Furthermore, ‘Unnatural’ has made me aware of the role played by the materiality and technicality of communication tools in the development of historical processes. I realise that I have probably underestimated the influence of media in my research. The problems raised by Phil’s project have triggered a chain of questions that are able to stimulate new research: How have innovations in media influenced the history of sexuality? How has the introduction of the press, the increasing pervasiveness of defamatory pamphlets with explicit sexual content, the circulation of prints portraying erotic subjects, and other material objects recalling sexual allusions contributed to the construction of sexual identities and gender roles? Although these questions are not alien to the historical research on sexual and gender transgressions in the early modern period already carried out by scholars, a lot of work still needs to be done in order to write a comprehensive history of the relation between the development of communication tools, past sexual epistemologies and concrete sexual behaviours in the early modern period.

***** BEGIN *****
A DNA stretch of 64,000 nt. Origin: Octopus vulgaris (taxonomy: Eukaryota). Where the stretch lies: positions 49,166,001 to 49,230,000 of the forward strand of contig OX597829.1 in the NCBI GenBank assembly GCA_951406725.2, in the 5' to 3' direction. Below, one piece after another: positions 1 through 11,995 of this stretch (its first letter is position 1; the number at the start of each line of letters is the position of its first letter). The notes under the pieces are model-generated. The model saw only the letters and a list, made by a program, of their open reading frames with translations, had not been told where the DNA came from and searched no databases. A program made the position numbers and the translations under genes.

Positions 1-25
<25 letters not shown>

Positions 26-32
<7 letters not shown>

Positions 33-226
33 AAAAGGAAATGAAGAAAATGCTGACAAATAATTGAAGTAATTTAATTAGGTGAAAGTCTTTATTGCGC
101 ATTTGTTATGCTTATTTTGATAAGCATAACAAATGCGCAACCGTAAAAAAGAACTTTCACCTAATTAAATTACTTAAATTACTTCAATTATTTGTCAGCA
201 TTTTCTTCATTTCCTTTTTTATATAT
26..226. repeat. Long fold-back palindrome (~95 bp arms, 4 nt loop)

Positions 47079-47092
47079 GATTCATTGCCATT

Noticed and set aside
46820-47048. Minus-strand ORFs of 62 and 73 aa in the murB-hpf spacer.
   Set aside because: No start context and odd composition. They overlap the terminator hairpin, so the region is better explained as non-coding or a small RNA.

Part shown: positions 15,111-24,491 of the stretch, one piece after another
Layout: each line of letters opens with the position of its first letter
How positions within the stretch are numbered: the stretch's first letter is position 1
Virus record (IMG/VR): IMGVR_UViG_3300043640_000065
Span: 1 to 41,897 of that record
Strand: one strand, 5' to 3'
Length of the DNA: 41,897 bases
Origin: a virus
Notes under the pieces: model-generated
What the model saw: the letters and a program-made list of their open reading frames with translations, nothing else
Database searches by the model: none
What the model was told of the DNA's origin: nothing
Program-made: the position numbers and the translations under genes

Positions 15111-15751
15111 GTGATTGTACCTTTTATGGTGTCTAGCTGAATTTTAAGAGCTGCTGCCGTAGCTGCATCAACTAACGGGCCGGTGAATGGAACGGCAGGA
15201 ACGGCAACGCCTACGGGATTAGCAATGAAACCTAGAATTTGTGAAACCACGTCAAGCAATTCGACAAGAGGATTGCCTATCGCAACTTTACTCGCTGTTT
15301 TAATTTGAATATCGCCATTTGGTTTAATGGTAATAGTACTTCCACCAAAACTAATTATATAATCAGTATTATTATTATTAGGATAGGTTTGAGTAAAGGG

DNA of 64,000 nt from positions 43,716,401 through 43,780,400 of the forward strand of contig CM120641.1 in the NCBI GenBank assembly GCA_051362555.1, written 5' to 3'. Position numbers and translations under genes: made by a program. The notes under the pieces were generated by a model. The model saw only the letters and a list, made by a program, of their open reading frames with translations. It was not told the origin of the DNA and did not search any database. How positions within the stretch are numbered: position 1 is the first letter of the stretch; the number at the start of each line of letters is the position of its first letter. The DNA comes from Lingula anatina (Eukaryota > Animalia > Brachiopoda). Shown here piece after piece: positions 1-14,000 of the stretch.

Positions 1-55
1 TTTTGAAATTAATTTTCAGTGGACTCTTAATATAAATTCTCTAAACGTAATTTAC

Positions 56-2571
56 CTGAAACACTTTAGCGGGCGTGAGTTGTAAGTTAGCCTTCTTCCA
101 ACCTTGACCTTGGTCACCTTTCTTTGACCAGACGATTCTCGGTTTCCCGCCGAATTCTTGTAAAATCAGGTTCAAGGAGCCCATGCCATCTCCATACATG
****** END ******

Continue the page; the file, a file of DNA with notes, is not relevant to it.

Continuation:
In view of the above, without a doubt we can conclude that the collaboration between academic research and contemporary art at the TINA festival has proven fruitful. The positive reaction of the audience proved that thinking historically still provides timely responses to a widespread need for meaning, particularly when it comes to discussing conflicts between religious and sexual identities, and the complex emotional reactions that are still associated with the controversial relationship between faith and the quest for sexual freedom.


Umberto Grassi is a postdoctoral associate researcher at the Sydney node of the ARC Center of Excellence for the History of Emotions (directed by dr. Juanita F. Ruys). His project is part of the Meaning program, led by professor Andrew Lynch.